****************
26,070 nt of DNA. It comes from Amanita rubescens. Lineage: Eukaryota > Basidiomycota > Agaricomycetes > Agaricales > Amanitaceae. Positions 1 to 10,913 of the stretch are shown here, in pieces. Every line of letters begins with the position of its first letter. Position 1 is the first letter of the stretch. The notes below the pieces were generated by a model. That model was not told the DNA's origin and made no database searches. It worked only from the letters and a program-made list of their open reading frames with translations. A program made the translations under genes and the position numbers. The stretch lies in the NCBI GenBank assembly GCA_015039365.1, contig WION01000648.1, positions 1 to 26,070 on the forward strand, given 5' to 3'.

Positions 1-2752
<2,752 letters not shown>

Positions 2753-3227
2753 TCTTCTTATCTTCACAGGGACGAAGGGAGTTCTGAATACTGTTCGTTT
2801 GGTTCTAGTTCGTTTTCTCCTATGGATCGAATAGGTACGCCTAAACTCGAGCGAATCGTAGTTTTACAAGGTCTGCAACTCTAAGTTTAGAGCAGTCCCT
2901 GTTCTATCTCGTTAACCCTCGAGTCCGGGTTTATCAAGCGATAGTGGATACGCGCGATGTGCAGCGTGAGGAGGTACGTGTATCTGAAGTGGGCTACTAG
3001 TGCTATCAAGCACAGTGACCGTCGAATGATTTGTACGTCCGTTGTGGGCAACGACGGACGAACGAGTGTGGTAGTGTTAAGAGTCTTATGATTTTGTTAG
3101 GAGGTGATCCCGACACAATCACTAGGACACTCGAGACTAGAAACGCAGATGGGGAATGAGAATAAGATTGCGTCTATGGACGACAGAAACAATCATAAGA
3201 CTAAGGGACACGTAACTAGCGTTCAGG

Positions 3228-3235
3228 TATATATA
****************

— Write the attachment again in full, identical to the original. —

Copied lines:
26,070 nt of DNA. It comes from Amanita rubescens. Lineage: Eukaryota > Basidiomycota > Agaricomycetes > Agaricales > Amanitaceae. Positions 1 to 10,913 of the stretch are shown here, in pieces. Every line of letters begins with the position of its first letter. Position 1 is the first letter of the stretch. The notes below the pieces were generated by a model. That model was not told the DNA's origin and made no database searches. It worked only from the letters and a program-made list of their open reading frames with translations. A program made the translations under genes and the position numbers. The stretch lies in the NCBI GenBank assembly GCA_015039365.1, contig WION01000648.1, positions 1 to 26,070 on the forward strand, given 5' to 3'.

Positions 1-2752
<2,752 letters not shown>

Positions 2753-3227
2753 TCTTCTTATCTTCACAGGGACGAAGGGAGTTCTGAATACTGTTCGTTT
2801 GGTTCTAGTTCGTTTTCTCCTATGGATCGAATAGGTACGCCTAAACTCGAGCGAATCGTAGTTTTACAAGGTCTGCAACTCTAAGTTTAGAGCAGTCCCT
2901 GTTCTATCTCGTTAACCCTCGAGTCCGGGTTTATCAAGCGATAGTGGATACGCGCGATGTGCAGCGTGAGGAGGTACGTGTATCTGAAGTGGGCTACTAG
3001 TGCTATCAAGCACAGTGACCGTCGAATGATTTGTACGTCCGTTGTGGGCAACGACGGACGAACGAGTGTGGTAGTGTTAAGAGTCTTATGATTTTGTTAG
3101 GAGGTGATCCCGACACAATCACTAGGACACTCGAGACTAGAAACGCAGATGGGGAATGAGAATAAGATTGCGTCTATGGACGACAGAAACAATCATAAGA
3201 CTAAGGGACACGTAACTAGCGTTCAGG

Positions 3228-3235
3228 TATATATA